Financing for Builders and Developers: Using the EB-5 Immigrant Investor Program

The Immigrant Investor Program, also known as “EB-5” and administered by the U.S. Citizenship and Immigration Service (USCIS), may be a viable option for some builders and developers to raise capital, and HBAs can play a significant role by acting as approved Regional Centers for job creation.

Congress created the EB-5 program in 1990 to stimulate the economy through job creation and capital investment by foreign investors.

When thinking about EB-5, builders and developers need to examine several factors: The time, effort and upfront expense required to pursue funding through the EB-5 program makes it most applicable to projects that require at least $8 million of EB-5 capital. EB-5 investments are typically just one piece of a capital stack, and it is typically not possible to finance 100% of a project’s costs with EB-5 funds. Some developer equity and/or conventional financing is usually required by investors or in order to meet the program’s job creation requirements, which require the creation of at least 10 jobs per EB-5 investor.

The EB-5 program has been used more often for non-residential developments. However, there are opportunities for financing residential projects if the builder or developer can meet the program criteria, and residential projects funded with EB-5 money are becoming more common.

Advantages and Challenges for Investors, Builders

The incentive for foreign investors is issuance of a green card for themselves and their immediate families (spouse and children). If the project is successful, the investors have the opportunity to recover the investment (although no guarantees can be provided), earn a return on their capital, and achieve permanent residency status for themselves and their families.

In exchange, the EB-5 program may offer builders/developers a significant amount of capital at a lower cost. An EB-5 investor typically expects a return of between 0.5% and 3% on the capital for a term of five years, although each investment agreement will have its own individual terms, including interest rate and length of time. Investments are required to be "at risk" and investors cannot require or be given a guarantee that they will receive a return on, or a return of, their capital.

The EB-5 approval process may take up to a year or longer and it may cost a developer more than $100,000 in attorney and program fees to create an EB-5 compliant investment offering. In addition to the upfront expenses, fees for marketing, immigration brokers and regional centers can be added to the interest rate raising the cost of capital over and above the investors’ expected return.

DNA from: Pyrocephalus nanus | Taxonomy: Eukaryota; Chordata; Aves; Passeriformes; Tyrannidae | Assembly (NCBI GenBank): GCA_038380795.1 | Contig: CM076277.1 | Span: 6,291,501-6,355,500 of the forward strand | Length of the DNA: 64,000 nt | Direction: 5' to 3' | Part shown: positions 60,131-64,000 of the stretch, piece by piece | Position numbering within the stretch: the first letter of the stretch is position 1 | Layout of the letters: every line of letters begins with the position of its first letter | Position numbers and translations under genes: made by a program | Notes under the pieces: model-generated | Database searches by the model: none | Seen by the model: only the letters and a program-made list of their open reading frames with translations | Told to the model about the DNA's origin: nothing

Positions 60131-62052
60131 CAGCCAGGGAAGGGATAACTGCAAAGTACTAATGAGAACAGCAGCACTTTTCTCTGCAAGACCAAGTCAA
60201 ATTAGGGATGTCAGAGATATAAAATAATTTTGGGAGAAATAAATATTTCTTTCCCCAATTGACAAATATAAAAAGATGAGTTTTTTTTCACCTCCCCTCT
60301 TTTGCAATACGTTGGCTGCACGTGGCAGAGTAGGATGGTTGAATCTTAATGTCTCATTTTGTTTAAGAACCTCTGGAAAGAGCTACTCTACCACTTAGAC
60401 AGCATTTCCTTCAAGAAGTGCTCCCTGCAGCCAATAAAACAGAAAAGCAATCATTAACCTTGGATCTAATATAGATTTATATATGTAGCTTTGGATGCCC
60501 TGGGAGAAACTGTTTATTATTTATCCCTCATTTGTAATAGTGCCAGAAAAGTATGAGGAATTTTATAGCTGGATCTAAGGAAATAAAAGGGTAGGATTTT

It's All About the Jobs

Because EB-5 is intended to stimulate employment, the program has specific, mandatory job creation targets. Each EB-5 investment must create at least10 full-time jobs, or 35 hours per week, that last a minimum of two years, and meeting this requirement can be a hurdle. These jobs may include indirect jobs (i.e. those not created directly at the entity into which the investor is investing) if the EB-5 is sponsored through an approved Regional Center. The number of indirect jobs that will be created by a project can be predicted using a specialized economic model, which is typically based on construction expenditures or other inputs.

Builders should focus on whether they could realistically achieve the job creation requirements when considering whether to utilize funding from EB-5 investments. The number of jobs that will be created by a project determines the amount of EB-5 capital that can be raised for that project. Also, job creation is essential to the investors obtaining their green cards, so whether the project is likely to meet its job creation targets is a factor that will be looked at carefully by potential investors, and will affect the marketability of the project as an EB-5 investment.

Investment Requirements and Options

The program generally requires an investment of $1 million per foreign investor. But, the required investment is $500,000 for projects in rural areas or areas of high unemployment – called TEAs or Targeted Employment Areas. These are rural areas outside a designated Metropolitan Statistical Area or the boundary of any city or town having a population of 20,000 or more according to the U.S. Census, or an area that is experiencing an unemployment rate of at least 150% of the national average. The authority to designate a specified geographic territory as a high unemployment TEA has been delegated to the States. A state may designate a district comprised of one or more census tracts, or other political or geographic subdivisions that meets or exceeds 150% of the national unemployment rate.

There are two investment options: the direct investment or investment in Regional Center.

For the direct investment, the investor must serve in a management capacity of the company or project. This direct investment option requires direct job creation, which is a more stringent calculation.